May 25, 2020
Healthy & Delicious Konnyaku on Your Table
Sayuri Yoshida, IA Foods CEO
What's special about konnyaku?This traditional and historical food was introduced to Japan from China together with Buddhism in the 8th century. It is made by gelatinizing glucomannan, the polysaccharide found in konnyaku imo (root), and then setting it with an alkaline solution (calcium hydroxide). Konnyaku has long been called “spring cleaning for the bowels” and is said to improve and regulate the gut environment, aiding the excretion of waste. Konnyaku production is one of the representative local industries of Gunma Prefecture, which accounts for around 94% of Japan’s konnyaku imo production.
Why is konnyaku good for health and beauty?There are three main reasons.
(1) Healthful composition, with low calories, low carbs, and zero fat. It’s a boom for people looking to restrict calories and sugar intake.
(2) It includes dietary fiber, which is not absorbed in the bowels and has a detox effect that helps to expel waste.
(3) The skin of konnyaku imo includes ceramide, a moisturizing ingredient, so it can be expected to deliver beautifying effects.
How is the nutritional value of konnyaku different from rice, bread, and noodles?Konnyaku is far healthier than carbohydrates. However, it has a distinctive odor, so it is pre-processed before cooking to remove odor and bitterness.
What are some good ways to eat and enjoy konnyaku?It can be used as a boiled or stewed ingredient in classic washoku or eaten raw as thin konnyaku noodles and sashimi konnyaku slices.
Konnyaku is attracting attention as a substitute ingredient to reduce intake of carbohydrates and calories.Konnyaku noodles are a substitute of ramen and pasta, and rice konnyaku (in the shape of rice grains) can partially replace rice.
There are konnyaku products in many other forms to suit different preparation methods. As a raw material, it is used in sweet jellies and other desserts, where it improves texture and consistency, in paste-based items such as chikuwa, where it maintains moisture and shape, and in bread and cakes.
What would you most like to tell people overseas about konnyaku?It’s a healthful ingredient, with low calories, low carbs, and zero fat. I want people to know that it has very wide potential, so you can arrange it into all kinds of dishes and ingredients, for use in diverse cuisine, not just Washoku.
Please tell us about yourself.I took over the company from my father in 2011, when I was 36, becoming the second-generation CEO. I’m also a housewife and mother. I use my feminine intuition to plan and develop konnyaku products from new concepts.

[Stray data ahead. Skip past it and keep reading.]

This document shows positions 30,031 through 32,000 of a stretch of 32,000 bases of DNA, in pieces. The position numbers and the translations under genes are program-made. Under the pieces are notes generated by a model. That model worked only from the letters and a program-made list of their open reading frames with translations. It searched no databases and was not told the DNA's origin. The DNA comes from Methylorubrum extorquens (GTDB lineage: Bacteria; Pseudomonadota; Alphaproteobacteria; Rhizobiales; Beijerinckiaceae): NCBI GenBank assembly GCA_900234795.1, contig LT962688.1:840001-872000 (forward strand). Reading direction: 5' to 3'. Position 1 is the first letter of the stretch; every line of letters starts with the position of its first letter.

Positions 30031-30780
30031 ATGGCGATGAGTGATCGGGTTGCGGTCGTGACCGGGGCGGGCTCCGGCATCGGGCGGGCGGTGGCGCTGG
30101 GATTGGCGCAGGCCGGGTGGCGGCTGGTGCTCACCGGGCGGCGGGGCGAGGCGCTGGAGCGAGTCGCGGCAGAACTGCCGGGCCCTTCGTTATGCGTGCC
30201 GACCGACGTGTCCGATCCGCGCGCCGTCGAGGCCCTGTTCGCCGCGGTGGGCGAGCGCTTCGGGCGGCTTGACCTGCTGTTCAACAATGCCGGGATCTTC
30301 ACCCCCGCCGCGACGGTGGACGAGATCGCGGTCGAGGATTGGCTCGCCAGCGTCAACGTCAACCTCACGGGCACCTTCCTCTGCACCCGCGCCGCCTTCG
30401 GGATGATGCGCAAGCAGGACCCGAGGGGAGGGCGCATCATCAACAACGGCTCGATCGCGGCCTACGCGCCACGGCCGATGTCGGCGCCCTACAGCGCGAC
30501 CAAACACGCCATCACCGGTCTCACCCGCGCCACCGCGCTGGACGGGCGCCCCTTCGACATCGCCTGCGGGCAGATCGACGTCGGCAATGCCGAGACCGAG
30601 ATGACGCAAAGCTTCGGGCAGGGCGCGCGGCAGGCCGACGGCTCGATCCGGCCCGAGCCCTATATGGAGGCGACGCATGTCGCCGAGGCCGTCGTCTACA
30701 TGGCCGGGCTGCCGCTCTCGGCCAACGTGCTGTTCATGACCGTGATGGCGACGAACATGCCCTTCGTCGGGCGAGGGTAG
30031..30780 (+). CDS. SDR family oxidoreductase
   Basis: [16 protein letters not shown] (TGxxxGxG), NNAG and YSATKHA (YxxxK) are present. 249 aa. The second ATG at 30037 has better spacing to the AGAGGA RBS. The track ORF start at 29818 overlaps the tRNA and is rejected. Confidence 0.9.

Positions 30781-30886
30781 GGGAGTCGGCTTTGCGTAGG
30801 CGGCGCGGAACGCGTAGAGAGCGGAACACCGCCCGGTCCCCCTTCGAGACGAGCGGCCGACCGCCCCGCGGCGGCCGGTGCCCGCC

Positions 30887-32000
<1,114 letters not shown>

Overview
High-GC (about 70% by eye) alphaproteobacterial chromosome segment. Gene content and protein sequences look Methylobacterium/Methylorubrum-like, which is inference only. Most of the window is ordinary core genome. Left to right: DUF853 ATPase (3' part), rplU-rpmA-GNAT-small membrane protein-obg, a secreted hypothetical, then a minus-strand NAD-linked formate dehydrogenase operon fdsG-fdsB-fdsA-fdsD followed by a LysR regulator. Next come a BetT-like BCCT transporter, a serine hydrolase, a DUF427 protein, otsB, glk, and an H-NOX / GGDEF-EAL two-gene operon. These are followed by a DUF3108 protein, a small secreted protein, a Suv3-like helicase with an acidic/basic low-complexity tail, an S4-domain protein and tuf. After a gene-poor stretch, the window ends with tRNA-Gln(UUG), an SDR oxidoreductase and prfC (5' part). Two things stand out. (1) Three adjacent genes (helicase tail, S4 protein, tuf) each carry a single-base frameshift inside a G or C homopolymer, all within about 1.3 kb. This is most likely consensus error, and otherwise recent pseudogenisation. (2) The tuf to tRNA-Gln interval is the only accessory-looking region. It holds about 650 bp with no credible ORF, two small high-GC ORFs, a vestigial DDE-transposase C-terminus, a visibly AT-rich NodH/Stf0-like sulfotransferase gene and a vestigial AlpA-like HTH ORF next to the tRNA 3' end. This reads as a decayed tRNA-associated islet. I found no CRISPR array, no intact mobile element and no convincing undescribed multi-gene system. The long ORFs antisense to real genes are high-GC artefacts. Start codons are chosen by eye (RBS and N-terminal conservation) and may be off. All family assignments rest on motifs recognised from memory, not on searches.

What is the corporate mission of IA Foods, and your vision as CEO?We want to preserve the tradition of konnyaku as one of Japan’s good old ingredients, while developing innovative konnyaku products that match modern needs. We see our most important mission as sharing the appeal of konnyaku products. We want to introduce people to preparation methods and uses for konnyaku as a health food, and to ways to make the most of its properties as an ingredient. We want to take konnyaku products into diverse culinary fields.
My vision for the future is to contribute to the advancement and stimulation of the local economy by expanding the market for konnyaku. To that end, I want us to be a company in which everyone comes together to challenge new food fields, achieving long-lasting growth. I want to go on spreading delicious konnyaku to the world, and making konnyaku products that people choose to enrich their dining tables with.
Konnyaku flour is used in a wide range of sweets and desserts, from traditional Japanese desserts like kuzumochi to fruit-flavored jellies. The addition of konnyaku with its many benefits makes these sweet delights healthier than the normal variety.
Konnyaku as it is used in traditional Japanese cuisine comes in a block form “ita-konnyaku” or in thin string-like strips “shirataki” (white waterfall). Ita-konnyaku may be sliced or diced depending on the dish, but konnyaku products now come in various shapes and flavoring for the convenience of modern home cooking.
Individually packed konnyaku noodles, with their health and beauty properties, are blended with ingredients such as rice flour and glutinous barley flour as a low-calorie alternative to noodles such as ramen, udon, and pasta.